First a note: I have not been working on this blog much lately. I have any number of excuses -- Matthew class, work, hectic family life. I am also having a bitter time fighting off partisan-political complaints about the current era. (And while I don't apologize for my political decisions, I buy that Jesus doesn't support either candidate. Consequently, I am in tension between my knee-jerk reactions and my feelings of responsibility to be fair -- which usually means being unfair to my candidates.) But the bottom line is that I have been feeling less and less pontifical (I still envy Al Kimel's calling dibs on the title "Pontificator," but he at least has some substantial claim to it); I feel less and less confident that I have anything to say. And I think I'm in a thinking-burn-out zone.
So I'm going to fall back a bit and simply note good things I'm reading, along with any questions that may arise for me. And I'll continue to hope that I get meaty replies from the two or three of you who check in.
Today's tidbit comes thanks to Walt Brueggemann. I think he's a good writer -- and one with a lot to say (and most of which I agree with). I hope he stays healthy and productive for a long time.
In the current issue of Theology Today (a fine journal -- even if not of the quality of Pro Ecclesia), he writes a most timely article, "Prophetic Ministry in the National Security State." It's good reading (his styling is wonderful to read; it must have been honey to hear at the 2007 Festival of Homiletics). But I pick up on one little point.
He cites to Abraham Heschel (who will be in heaven -- that's all there's to that), who has written (in Who Is Man?) that "the loss of embarrassment is the quintessential loss of human capability" (Brueggemann's characterization of Heschel's point). In context, Brueggemann is exegeting Jeremiah 6, where Jeremiah castigates his society which has so perverted language that they hide the effects of their greed behind the claim that "all is well" -- i.e., "shalom." Bruggemann shows that Jeremiah says, as his great indictment -- a kind of coup de grace --, that the society has so deteriorated that "They do not know how to blush." Then he (Brueggemann, not Jeremiah) cites to Heschel.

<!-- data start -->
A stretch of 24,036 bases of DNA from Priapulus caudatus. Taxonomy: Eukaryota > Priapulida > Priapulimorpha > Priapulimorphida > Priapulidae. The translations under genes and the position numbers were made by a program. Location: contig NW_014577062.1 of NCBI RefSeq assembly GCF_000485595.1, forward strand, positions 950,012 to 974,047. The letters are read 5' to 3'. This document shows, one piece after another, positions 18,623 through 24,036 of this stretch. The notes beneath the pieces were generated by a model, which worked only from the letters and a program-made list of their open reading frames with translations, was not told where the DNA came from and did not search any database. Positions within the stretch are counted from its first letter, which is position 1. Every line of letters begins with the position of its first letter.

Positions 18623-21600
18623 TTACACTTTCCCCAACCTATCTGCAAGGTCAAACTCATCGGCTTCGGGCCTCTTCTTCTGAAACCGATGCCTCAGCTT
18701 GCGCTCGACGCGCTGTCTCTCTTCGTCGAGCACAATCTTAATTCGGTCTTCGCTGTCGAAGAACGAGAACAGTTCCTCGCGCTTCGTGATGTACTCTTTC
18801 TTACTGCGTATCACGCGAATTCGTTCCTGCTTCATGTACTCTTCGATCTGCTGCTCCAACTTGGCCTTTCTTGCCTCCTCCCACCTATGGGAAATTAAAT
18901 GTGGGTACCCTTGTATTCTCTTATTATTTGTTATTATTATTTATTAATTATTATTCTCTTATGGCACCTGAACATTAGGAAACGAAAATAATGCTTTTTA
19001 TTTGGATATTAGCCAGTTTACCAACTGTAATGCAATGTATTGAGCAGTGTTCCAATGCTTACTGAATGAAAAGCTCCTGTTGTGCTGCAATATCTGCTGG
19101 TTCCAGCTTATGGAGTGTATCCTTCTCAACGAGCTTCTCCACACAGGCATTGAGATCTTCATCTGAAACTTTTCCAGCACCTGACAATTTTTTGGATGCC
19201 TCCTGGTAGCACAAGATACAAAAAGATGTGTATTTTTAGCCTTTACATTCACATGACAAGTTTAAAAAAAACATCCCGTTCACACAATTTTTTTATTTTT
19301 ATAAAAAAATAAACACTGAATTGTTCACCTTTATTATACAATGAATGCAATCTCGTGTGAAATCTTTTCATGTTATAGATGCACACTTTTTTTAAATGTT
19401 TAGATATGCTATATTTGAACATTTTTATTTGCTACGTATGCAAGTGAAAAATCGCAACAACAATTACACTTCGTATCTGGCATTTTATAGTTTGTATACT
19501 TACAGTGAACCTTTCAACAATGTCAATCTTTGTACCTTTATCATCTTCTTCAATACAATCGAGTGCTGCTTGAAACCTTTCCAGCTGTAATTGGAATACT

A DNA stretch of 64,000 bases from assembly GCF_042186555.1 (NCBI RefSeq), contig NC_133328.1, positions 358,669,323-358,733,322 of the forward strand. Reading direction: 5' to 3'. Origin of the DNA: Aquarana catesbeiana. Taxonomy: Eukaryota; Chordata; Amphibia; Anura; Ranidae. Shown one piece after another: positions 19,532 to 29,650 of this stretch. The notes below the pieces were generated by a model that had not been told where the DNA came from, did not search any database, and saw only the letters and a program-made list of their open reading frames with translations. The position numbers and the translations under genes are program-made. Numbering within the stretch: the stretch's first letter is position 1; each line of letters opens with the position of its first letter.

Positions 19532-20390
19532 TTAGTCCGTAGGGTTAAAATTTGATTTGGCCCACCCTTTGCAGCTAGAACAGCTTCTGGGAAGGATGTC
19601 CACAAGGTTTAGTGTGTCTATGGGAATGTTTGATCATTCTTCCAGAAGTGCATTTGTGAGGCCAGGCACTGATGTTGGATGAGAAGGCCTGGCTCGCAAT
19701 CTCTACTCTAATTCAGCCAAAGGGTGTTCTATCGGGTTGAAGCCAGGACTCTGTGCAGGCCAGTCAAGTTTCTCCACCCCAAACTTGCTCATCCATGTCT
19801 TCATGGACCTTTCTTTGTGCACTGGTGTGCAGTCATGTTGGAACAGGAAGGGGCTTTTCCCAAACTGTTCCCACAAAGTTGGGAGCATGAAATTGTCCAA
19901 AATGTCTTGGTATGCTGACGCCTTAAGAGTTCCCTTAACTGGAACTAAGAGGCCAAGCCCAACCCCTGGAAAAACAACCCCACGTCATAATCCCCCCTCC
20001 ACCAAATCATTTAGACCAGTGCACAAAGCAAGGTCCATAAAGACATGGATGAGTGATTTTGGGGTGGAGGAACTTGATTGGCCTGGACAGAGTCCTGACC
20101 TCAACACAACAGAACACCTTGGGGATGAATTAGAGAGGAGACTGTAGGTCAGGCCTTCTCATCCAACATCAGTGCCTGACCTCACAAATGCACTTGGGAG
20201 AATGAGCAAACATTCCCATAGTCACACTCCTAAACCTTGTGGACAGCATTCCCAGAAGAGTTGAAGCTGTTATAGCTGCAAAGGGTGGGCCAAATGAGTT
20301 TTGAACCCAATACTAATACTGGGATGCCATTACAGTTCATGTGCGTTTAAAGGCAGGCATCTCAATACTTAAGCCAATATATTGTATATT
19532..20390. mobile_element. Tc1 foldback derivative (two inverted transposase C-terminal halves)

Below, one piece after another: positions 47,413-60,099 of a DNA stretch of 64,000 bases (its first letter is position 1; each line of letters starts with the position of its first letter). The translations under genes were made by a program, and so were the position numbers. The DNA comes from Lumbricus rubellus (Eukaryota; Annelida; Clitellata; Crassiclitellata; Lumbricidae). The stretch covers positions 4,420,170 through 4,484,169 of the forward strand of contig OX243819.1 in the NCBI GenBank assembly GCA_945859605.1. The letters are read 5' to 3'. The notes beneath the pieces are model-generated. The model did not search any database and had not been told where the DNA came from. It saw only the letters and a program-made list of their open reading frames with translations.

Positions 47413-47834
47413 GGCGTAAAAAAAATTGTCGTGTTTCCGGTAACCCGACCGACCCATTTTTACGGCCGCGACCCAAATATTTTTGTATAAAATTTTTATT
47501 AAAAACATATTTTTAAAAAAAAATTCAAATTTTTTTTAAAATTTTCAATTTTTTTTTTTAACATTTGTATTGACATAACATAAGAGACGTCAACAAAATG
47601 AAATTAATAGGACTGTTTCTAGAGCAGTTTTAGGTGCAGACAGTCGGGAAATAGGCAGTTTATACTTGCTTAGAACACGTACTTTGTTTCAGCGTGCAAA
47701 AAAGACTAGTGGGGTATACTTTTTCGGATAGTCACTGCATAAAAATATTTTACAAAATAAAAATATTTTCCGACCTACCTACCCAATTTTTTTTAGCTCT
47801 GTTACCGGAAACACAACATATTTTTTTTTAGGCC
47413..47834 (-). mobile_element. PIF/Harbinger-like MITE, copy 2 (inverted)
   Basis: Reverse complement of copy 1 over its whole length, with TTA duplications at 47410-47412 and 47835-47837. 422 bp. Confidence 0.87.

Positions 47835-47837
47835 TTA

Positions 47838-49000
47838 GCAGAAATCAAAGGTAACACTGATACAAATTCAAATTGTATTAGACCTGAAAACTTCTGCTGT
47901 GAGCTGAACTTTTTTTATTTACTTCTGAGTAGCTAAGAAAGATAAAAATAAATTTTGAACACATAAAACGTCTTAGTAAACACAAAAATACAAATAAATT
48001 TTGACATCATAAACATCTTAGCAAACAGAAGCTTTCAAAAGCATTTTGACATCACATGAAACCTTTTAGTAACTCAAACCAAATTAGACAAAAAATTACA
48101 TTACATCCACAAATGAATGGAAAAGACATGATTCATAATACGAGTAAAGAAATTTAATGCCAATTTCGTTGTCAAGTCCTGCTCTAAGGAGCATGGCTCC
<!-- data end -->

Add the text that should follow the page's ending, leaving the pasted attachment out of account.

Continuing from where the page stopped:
That observation is ripe with connections for me. I remember that what brought Joe McCarthy down was the attorney's rhetorical question of him, "Have you no shame." And I wonder is this: Does this relate to the Genesis narrative? When the man and woman in the Garden, in Genesis, cover themselves with leaves, they explain to God that they knew they were naked and were ashamed. Does the Genesis author signal that, as depraved as the human condition was as a result of the Fall, the durability of the imago dei remained intact -- so that the ability of humanity to feel shame, embarrassment, acknowledgment of its/their less-than-should-be held out hope for humans?
With all the Bible's talk of pride, arrogance, self-importance -- the very opposites of embarrassment or shame -- are we called to shame, to embarrassment at our sin?
I know that linguists among us will want to make fine and broad distinctions between embarrassment and shame. But do they not root in the same emotional state? So can we not take them together.
Robert Jenson taught me that a quality of being alive is the ability to surprise. Here we have another fundamental human capability -- the ability to feel the need to hide one's face.